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How do we distinguish misinformation, pseudo-facts, distortions, and outright lies from reliable information?
We are bombarded with more information each day than our brains can process. It’s raining bad data, half-truths, and even outright lies in amongst the facts. But how can we know if we are being sold mistruths?
Neuroscientist and New York Times bestselling author Daniel J. Levitin visits the RSA to help us sort the wheat from the digital chaff.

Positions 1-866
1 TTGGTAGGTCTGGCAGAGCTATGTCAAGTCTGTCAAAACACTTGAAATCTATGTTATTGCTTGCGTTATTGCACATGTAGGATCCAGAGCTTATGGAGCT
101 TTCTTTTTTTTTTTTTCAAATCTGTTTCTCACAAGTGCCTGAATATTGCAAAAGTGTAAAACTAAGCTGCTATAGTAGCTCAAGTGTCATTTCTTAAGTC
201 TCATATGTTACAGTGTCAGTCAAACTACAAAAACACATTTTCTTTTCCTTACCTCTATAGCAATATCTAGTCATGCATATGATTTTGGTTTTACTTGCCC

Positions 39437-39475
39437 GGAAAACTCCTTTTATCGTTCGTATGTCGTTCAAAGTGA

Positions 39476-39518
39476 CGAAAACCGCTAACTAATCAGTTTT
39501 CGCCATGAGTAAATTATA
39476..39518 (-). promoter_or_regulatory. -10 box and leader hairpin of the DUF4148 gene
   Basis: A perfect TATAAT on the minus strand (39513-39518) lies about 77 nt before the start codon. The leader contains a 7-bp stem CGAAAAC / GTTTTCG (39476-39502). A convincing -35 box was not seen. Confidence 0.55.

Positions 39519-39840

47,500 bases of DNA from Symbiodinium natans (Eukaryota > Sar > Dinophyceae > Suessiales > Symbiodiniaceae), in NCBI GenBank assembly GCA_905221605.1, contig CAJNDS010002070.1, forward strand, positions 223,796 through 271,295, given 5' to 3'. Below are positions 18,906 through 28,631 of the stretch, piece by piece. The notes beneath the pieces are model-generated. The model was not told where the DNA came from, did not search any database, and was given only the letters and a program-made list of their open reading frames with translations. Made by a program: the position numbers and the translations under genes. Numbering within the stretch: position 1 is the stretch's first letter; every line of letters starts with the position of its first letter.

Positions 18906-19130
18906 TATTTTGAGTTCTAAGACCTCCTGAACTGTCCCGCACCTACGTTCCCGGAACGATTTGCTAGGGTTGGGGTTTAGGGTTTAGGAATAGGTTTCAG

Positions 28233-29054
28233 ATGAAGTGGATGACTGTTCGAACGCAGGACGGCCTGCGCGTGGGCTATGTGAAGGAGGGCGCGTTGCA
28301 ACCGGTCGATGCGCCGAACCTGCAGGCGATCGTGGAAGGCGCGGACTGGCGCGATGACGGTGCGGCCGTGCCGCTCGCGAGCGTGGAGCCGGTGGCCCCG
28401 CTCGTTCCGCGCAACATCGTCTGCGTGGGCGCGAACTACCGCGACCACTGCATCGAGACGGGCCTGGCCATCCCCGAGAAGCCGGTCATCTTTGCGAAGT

‘Infoliteracy’ means understanding that there are hierarchies of source quality and bias that variously distort our information feeds via every media channel, including social media. We may expect newspapers, bloggers, the government, and Wikipedia to be factually and logically correct, but they so often aren’t. We need to think critically about the words and numbers we encounter if we want to be successful at work, at play, and in making the most of our lives. This means checking the plausibility and reasoning—not passively accepting information, repeating it, and making decisions based on it.